Tiny Microscopic Printer Dots Destroy Laser Printer Anonymity
Posted on July 26, 2008
Here's something else to worry about if you value your privacy. Tiny microscopic dots printed by laser printers could be traced back to your specific printer reports USA Today.
More manufacturers are outfitting greater numbers of laser printers with technology that leaves microscopic yellow dots on each printed page to identify the printer's serial number - and ultimately, you, says the San Francisco-based Electronic Frontier Foundation, one of the leading watchdogs of electronic privacy.The article says laser printers are still only used by a small percentage of the population but the number is climbing quickly as the cost of a laser printer falls. Better print your secret documents on a dot-matrix printer if you want to remain anonymous.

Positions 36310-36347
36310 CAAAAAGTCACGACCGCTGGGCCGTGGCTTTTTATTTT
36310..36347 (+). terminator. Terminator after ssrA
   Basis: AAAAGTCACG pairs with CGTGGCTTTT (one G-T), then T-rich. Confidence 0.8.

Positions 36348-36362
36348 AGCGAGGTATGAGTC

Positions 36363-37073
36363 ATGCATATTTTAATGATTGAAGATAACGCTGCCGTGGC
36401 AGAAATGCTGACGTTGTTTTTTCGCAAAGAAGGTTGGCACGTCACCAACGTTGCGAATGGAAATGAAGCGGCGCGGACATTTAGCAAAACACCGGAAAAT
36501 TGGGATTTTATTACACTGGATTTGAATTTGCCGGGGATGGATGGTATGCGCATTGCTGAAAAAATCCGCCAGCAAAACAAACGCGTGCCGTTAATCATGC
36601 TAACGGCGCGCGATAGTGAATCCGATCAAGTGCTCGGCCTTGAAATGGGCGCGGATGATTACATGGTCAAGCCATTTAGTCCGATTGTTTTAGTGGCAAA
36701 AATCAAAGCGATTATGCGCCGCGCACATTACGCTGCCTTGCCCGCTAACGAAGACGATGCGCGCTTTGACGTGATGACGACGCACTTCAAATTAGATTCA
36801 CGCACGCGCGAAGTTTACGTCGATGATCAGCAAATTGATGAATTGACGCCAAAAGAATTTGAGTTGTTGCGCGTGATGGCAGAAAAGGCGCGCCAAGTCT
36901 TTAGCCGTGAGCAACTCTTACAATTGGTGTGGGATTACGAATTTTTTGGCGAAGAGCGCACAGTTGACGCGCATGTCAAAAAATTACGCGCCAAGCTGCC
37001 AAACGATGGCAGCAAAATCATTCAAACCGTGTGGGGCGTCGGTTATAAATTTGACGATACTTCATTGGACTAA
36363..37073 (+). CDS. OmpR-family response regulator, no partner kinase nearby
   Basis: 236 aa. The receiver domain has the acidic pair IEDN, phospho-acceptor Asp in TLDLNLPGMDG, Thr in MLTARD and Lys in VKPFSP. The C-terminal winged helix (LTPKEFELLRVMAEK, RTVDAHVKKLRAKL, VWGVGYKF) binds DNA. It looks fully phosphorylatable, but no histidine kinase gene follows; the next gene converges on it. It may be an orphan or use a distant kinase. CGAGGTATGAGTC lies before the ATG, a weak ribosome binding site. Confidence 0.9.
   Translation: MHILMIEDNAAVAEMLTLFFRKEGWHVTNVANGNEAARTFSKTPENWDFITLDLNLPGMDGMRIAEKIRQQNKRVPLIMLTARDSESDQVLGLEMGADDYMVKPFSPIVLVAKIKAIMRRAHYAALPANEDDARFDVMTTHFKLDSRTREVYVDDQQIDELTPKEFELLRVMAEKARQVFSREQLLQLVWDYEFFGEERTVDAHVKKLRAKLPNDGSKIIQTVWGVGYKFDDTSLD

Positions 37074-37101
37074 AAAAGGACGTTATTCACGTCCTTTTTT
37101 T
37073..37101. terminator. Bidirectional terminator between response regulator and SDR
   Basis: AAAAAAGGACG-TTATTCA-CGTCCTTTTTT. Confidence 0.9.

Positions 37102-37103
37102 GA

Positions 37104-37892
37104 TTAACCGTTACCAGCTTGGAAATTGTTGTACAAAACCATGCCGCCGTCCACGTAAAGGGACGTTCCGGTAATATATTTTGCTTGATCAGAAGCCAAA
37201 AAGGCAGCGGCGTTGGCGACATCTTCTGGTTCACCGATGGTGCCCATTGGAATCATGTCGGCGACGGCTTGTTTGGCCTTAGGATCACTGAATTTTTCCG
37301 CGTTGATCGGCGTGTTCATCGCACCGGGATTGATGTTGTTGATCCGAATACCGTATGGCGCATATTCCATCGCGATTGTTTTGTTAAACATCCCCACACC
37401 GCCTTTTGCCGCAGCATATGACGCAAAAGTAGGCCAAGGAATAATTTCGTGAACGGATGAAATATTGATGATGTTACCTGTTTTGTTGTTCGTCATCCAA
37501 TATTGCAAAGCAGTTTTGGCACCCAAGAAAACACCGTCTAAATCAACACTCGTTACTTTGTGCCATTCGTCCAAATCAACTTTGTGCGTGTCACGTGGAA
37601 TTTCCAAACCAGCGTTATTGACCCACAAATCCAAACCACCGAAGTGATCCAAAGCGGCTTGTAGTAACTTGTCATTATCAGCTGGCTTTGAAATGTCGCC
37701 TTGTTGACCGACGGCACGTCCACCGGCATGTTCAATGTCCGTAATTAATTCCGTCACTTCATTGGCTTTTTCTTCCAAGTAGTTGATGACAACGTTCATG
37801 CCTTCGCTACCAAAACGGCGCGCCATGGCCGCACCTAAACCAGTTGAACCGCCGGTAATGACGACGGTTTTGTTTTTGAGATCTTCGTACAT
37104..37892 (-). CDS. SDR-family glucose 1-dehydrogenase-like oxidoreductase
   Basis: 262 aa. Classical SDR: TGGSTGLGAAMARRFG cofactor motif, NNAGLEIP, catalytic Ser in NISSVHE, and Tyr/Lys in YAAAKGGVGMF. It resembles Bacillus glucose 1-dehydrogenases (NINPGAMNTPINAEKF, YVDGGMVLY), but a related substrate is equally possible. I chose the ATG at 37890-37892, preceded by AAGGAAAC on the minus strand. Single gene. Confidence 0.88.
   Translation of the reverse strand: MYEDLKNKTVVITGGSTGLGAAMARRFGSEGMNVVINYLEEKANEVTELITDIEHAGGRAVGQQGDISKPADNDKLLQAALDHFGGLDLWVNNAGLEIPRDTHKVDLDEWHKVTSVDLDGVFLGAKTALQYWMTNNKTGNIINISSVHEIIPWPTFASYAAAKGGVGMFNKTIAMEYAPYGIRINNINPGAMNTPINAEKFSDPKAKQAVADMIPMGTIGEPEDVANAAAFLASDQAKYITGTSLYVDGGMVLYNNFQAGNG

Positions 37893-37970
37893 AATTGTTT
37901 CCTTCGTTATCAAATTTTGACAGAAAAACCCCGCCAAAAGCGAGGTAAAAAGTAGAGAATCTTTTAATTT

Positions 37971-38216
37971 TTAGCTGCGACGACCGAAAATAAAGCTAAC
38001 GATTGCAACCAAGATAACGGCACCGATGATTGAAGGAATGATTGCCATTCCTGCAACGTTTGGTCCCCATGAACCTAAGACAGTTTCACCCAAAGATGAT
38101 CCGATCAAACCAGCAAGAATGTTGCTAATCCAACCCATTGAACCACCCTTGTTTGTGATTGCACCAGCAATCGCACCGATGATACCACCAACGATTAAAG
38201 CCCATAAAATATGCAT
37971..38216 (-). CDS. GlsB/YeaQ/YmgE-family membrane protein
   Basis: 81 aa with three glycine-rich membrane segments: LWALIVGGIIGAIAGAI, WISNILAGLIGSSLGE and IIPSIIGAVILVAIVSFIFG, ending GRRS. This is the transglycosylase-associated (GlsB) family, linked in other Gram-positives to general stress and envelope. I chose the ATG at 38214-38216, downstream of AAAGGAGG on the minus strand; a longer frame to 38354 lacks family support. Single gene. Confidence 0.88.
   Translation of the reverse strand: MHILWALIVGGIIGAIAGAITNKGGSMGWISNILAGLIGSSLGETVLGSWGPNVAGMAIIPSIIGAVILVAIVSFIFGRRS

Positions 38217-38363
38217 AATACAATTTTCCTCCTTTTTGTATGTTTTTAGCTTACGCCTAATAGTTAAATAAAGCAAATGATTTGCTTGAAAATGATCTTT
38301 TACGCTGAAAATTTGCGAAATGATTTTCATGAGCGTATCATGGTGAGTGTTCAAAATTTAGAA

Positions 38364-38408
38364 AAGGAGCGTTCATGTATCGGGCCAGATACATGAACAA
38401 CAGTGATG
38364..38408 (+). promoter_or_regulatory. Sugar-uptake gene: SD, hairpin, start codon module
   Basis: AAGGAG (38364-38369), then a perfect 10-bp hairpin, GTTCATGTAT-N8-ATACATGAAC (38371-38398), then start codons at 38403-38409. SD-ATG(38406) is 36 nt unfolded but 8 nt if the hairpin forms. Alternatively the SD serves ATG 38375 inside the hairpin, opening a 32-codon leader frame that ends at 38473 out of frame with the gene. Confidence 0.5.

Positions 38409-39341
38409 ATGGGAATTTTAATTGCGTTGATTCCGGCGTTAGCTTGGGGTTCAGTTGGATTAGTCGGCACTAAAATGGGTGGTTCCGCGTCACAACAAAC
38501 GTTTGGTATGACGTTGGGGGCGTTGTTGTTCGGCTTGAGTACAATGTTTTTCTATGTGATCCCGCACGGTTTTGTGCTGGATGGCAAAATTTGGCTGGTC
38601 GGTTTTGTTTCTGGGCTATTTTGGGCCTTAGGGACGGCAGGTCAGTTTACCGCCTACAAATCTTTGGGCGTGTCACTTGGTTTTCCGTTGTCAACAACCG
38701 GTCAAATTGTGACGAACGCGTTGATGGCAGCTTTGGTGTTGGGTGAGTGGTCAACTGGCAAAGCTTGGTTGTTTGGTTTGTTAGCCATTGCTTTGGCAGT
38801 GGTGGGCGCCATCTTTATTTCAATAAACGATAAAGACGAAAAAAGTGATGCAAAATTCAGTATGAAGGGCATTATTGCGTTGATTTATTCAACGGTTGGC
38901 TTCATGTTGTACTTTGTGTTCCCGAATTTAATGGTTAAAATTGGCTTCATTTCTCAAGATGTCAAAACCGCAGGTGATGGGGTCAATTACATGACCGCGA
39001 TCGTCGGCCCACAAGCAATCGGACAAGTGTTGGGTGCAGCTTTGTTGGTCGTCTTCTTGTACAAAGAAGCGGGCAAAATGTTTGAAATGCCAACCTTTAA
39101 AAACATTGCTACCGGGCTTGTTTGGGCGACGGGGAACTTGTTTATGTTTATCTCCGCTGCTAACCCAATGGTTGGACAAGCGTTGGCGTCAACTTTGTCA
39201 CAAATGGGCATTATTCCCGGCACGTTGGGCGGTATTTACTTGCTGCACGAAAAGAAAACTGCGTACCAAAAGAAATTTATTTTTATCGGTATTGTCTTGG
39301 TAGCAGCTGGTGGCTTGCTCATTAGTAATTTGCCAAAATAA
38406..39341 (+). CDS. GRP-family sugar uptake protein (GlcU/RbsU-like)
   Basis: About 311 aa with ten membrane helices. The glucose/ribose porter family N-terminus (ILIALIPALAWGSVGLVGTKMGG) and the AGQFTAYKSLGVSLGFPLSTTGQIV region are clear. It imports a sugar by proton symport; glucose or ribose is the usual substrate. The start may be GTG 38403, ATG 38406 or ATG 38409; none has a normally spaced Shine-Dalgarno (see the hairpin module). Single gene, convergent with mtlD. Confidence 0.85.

The technology has been around for years, but the declining price of laser printers and the increasing number of models with this feature is causing renewed concerns.
The dots, invisible to the naked eye, can be seen using a blue LED light and are used by authorities such as the Secret Service to investigate counterfeit bills made with laser printers, says Lorelei Pagano, director of the Central Bank Counterfeit Deterrence Group.
Privacy advocates worry that the little-known technology could ensnare political dissidents, whistle-blowers or anyone who prints materials that authorities want to track.